How does a Video Game Controller Work?
Working of Video Game Controller:
Exploring the Playstation 4 [PS4] Dualshock Video Game Controller. Similar to Playstation 5 [PS5] Dualsense Controller.
Also, similar to the Nintendo Switch Joy-Con, and the Xbox One and Xbox Series X Video game Controller.
Video game controllers are precision devices that give us access to competitive battlefields, uncharted worlds, and epic storylines, and this here is one of their most critical components.
But where is this circular metal object located, and what does it do? In this episode, we’re going to open a PlayStation 4 DualShock video game controller to see how it works.
First, we’ll go through the components and then we’ll see how the buttons and analog sticks work, and in the process, we’ll learn where this delicate metal disc is located, and why it’s critical in almost all of the console video games you play.
After removing a few screws, we can take off the plastic outer housing and see all the components inside.
On top, is the D-pad, the triggers, and several other buttons. Below each button are conductive rubber button gaskets, and below that is the flexible plastic contact board that the conductive rubber presses against.
At the center of the controller is a touchpad, along with a small speaker. Next is the mid-frame and below that, the primary printed circuit board or PCB.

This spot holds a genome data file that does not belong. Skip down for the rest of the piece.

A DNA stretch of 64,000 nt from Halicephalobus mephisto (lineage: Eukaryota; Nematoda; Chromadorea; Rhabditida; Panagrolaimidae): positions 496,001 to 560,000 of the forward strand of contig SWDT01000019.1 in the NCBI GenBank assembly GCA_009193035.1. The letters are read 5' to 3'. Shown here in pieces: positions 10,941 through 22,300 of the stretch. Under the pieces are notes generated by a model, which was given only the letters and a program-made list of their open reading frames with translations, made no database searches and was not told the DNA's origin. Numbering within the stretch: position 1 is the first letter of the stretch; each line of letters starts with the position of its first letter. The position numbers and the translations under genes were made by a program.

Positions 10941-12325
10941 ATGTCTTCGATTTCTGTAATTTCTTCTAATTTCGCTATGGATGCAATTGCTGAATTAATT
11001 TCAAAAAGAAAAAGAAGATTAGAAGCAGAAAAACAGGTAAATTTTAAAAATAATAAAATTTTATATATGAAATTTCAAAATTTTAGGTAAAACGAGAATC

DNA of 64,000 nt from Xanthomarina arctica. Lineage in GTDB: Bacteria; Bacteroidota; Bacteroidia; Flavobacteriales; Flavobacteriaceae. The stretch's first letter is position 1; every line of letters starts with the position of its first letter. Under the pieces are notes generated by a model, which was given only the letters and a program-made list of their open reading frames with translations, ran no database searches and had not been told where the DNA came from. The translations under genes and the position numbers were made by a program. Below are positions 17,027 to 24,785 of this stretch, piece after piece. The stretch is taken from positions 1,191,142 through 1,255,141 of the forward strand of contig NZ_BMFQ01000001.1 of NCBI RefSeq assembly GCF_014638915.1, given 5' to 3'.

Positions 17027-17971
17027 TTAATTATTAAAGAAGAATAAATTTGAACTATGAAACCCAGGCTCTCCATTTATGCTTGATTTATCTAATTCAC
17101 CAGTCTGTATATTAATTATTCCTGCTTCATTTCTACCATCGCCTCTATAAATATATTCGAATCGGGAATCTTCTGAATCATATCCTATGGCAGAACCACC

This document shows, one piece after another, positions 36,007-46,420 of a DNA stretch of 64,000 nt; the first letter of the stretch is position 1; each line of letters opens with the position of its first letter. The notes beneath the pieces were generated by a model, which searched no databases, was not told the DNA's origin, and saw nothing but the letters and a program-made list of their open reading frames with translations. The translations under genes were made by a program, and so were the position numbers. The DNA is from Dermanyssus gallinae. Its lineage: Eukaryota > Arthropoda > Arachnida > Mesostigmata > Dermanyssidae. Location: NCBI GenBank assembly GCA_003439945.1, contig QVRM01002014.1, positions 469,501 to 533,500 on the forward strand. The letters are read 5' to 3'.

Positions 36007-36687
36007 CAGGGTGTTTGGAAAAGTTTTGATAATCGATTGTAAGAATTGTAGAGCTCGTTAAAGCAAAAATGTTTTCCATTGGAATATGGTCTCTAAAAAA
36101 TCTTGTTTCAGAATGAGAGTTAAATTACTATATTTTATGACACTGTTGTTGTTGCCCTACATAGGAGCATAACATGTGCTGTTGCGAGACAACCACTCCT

On the top side of the circuit board are a number of components such as the microcontroller unit which are the brains of the controller, a pair of analog joysticks, the wireless communication microchip, an antenna, a headphone jack, an additional E.X.T. port for seldom-used applications, and a set of pushbuttons.
On the bottom of the PCB are a set of connectors for flat cables to be plugged into, an audio codec microchip, and an accelerometer and gyroscope microchip.
Below the PCB is the battery case and the rechargeable lithium-ion battery. Next, attached to both sides of the mid-frame are motors with off-balance weights that, when spun up, cause the controller to vibrate.
Finally, attached to the back plastic housing, we have an additional printed circuit board, or daughter-board that holds the micro USB port, and a multicolor LED with a set of plastic pieces that guide and disperse the light in order to illuminate the controller’s triangular light.